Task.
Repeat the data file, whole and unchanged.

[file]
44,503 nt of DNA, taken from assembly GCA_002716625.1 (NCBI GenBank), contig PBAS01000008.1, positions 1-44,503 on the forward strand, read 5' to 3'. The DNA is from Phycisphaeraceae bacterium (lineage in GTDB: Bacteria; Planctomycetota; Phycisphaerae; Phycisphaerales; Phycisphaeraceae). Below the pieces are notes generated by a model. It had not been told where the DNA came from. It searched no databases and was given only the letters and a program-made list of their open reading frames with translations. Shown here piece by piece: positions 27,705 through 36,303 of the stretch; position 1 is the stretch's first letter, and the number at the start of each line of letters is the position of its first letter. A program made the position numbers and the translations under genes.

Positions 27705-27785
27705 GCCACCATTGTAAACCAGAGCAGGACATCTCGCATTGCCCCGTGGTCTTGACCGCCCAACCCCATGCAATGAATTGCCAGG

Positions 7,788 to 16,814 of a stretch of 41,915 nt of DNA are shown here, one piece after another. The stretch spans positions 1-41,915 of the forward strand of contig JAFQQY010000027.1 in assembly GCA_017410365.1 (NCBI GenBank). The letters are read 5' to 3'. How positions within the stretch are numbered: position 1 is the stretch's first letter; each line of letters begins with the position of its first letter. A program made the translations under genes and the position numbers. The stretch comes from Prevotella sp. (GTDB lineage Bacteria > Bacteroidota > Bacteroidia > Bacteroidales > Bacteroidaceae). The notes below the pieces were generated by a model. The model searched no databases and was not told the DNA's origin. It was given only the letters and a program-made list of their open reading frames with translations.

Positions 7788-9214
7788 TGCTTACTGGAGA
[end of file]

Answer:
44,503 nt of DNA, taken from assembly GCA_002716625.1 (NCBI GenBank), contig PBAS01000008.1, positions 1-44,503 on the forward strand, read 5' to 3'. The DNA is from Phycisphaeraceae bacterium (lineage in GTDB: Bacteria; Planctomycetota; Phycisphaerae; Phycisphaerales; Phycisphaeraceae). Below the pieces are notes generated by a model. It had not been told where the DNA came from. It searched no databases and was given only the letters and a program-made list of their open reading frames with translations. Shown here piece by piece: positions 27,705 through 36,303 of the stretch; position 1 is the stretch's first letter, and the number at the start of each line of letters is the position of its first letter. A program made the position numbers and the translations under genes.

Positions 27705-27785
27705 GCCACCATTGTAAACCAGAGCAGGACATCTCGCATTGCCCCGTGGTCTTGACCGCCCAACCCCATGCAATGAATTGCCAGG

Positions 7,788 to 16,814 of a stretch of 41,915 nt of DNA are shown here, one piece after another. The stretch spans positions 1-41,915 of the forward strand of contig JAFQQY010000027.1 in assembly GCA_017410365.1 (NCBI GenBank). The letters are read 5' to 3'. How positions within the stretch are numbered: position 1 is the stretch's first letter; each line of letters begins with the position of its first letter. A program made the translations under genes and the position numbers. The stretch comes from Prevotella sp. (GTDB lineage Bacteria > Bacteroidota > Bacteroidia > Bacteroidales > Bacteroidaceae). The notes below the pieces were generated by a model. The model searched no databases and was not told the DNA's origin. It was given only the letters and a program-made list of their open reading frames with translations.

Positions 7788-9214
7788 TGCTTACTGGAGA